Female Physical Exam

Female Medical Exam in New York

Dr. Gafanovich’s office provides annual physical exams, health checkups. Her practice can provide a broad range of services. The office is filled with staff that is understanding, multilingual, highly trained and knowledgeable. If needed, Dr. Gafanovich will refer to a specialist Ob/Gyn who will be able to complete your female physical.

What does a female physical examination include?

A typical annual female exam here in NYC consists of a checkup of your weight and vital signs, review of past medical history, pelvic exam, pap smear testing, breast exam and routine STD checkups. The goal is to get an overall health assessment and to find areas in which you can improve your health. The female exam also includes an external examination and palpation of the stomach area.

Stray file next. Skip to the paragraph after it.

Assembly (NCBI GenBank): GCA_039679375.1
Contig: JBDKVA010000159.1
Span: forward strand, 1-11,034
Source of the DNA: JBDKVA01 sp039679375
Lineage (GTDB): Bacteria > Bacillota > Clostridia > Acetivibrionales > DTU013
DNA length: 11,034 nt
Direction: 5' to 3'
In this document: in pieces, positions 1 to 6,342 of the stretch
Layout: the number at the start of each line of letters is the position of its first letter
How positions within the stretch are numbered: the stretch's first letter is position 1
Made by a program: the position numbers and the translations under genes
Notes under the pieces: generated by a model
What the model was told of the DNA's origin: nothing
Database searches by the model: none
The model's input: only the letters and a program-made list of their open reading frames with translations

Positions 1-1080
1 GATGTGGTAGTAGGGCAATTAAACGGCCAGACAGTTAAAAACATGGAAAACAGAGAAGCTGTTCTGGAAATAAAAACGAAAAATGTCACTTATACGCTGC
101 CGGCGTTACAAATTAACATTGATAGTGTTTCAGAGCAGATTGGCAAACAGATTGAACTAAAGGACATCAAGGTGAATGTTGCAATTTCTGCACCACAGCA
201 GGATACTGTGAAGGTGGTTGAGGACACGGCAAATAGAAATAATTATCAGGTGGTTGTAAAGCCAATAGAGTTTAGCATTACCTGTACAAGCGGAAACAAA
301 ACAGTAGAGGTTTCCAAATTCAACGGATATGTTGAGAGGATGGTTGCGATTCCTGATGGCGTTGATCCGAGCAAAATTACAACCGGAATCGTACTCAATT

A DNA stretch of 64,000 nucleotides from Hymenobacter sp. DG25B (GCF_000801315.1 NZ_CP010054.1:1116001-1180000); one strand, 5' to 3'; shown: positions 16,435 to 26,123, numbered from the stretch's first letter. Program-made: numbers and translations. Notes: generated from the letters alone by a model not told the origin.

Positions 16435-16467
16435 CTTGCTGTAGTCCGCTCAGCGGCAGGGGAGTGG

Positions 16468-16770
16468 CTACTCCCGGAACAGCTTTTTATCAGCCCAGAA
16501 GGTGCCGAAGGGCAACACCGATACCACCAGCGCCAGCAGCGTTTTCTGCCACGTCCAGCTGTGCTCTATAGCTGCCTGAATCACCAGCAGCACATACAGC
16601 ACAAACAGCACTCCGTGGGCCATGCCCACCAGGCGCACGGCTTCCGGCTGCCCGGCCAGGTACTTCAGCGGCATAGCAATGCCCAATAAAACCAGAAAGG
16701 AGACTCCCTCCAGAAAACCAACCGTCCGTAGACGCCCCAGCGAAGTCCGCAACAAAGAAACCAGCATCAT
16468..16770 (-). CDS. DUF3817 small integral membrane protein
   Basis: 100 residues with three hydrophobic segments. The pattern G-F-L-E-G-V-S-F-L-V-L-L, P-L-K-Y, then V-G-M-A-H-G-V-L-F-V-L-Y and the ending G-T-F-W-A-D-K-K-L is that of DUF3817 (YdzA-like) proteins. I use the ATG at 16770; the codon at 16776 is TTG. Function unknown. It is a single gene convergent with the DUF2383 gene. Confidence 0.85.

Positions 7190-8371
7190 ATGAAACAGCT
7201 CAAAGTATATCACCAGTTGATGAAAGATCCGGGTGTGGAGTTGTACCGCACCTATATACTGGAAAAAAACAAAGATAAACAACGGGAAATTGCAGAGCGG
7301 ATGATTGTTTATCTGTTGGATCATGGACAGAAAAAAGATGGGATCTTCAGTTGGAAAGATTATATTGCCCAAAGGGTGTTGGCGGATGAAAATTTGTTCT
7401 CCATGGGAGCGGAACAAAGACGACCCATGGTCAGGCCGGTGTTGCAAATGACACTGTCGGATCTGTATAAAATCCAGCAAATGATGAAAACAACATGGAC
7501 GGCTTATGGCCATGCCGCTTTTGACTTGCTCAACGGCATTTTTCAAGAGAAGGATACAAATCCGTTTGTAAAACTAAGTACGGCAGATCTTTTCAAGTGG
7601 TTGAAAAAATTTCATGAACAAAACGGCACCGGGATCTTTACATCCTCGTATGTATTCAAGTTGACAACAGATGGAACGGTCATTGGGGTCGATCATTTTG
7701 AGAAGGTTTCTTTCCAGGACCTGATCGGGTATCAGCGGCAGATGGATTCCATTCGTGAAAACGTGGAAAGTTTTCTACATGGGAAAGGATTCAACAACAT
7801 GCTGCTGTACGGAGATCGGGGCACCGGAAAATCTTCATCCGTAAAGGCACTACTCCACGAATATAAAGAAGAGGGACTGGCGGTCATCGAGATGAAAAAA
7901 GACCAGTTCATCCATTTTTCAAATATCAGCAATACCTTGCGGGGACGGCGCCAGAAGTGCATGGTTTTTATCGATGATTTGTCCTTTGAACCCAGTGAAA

Regardless of your sexual orientation, or whether or not you are sexually active, a pelvic exam is an important part of your routine health check. During the exam your cervix, ovaries, fallopian tubes, uterus and internal and external vagina are evaluated. The doctor will also check for signs of infection or hormone imbalance, or any other possible conditions. To check the health of your cervix and vagina, the doctor will be swabbing a few cells in a process called a pap smear or pap test. This is an important part of maintaining your health. Remember having your exam yearly will maintain the health of your body and keep you alert to any changes you could be going through.

Pre examination questions:

The doctor will want to know the last time you had your period, whether they are regular, how long they last, and if you have ever bled in between periods. Previous successful and unsuccessful pregnancies, abortions and previous birth control methods will also be addressed. If you have any other medical conditions now is the time to make the doctor aware of them. Other questions the doctor may ask include: Are you currently sexually active? Do you have any pain during sexual intercourse? Are you using birth control? Do you think you might be pregnant or is there a chance you could be pregnant? Are you trying to become pregnant? What do you do to prevent sexually transmitted infections?